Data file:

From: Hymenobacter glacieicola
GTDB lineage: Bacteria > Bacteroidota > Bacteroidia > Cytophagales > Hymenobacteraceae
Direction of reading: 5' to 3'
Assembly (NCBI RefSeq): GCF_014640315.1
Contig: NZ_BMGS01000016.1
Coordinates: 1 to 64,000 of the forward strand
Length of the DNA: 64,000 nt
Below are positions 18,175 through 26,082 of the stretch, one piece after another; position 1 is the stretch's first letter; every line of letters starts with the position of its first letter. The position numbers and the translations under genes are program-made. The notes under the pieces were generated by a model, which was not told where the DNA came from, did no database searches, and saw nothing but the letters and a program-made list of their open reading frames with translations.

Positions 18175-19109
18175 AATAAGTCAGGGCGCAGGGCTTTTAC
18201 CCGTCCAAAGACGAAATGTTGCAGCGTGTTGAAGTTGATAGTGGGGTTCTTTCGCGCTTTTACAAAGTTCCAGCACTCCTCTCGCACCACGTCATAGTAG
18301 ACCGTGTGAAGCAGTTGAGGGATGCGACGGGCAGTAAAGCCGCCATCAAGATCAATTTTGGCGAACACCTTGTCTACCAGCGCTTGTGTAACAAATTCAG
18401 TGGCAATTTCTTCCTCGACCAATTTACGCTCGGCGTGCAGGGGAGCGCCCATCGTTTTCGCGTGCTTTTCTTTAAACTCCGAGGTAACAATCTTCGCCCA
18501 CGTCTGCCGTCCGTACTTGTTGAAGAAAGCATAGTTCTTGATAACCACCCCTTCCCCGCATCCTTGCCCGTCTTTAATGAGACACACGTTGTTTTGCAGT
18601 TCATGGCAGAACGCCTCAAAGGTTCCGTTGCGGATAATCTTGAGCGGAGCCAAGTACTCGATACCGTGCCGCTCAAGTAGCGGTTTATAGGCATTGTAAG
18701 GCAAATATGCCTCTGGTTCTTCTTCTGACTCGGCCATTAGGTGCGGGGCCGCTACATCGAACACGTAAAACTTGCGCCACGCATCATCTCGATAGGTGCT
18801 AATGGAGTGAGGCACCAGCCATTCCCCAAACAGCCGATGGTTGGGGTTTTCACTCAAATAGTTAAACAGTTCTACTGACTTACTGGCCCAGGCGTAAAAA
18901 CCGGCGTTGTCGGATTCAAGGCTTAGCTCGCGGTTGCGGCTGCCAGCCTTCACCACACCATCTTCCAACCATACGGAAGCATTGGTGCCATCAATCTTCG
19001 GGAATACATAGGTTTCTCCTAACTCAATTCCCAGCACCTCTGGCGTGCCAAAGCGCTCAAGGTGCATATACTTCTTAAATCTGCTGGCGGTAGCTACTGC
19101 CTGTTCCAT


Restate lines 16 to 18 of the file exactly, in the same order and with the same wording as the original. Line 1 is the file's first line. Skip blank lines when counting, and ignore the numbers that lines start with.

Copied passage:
18701 GCAAATATGCCTCTGGTTCTTCTTCTGACTCGGCCATTAGGTGCGGGGCCGCTACATCGAACACGTAAAACTTGCGCCACGCATCATCTCGATAGGTGCT
18801 AATGGAGTGAGGCACCAGCCATTCCCCAAACAGCCGATGGTTGGGGTTTTCACTCAAATAGTTAAACAGTTCTACTGACTTACTGGCCCAGGCGTAAAAA
18901 CCGGCGTTGTCGGATTCAAGGCTTAGCTCGCGGTTGCGGCTGCCAGCCTTCACCACACCATCTTCCAACCATACGGAAGCATTGGTGCCATCAATCTTCG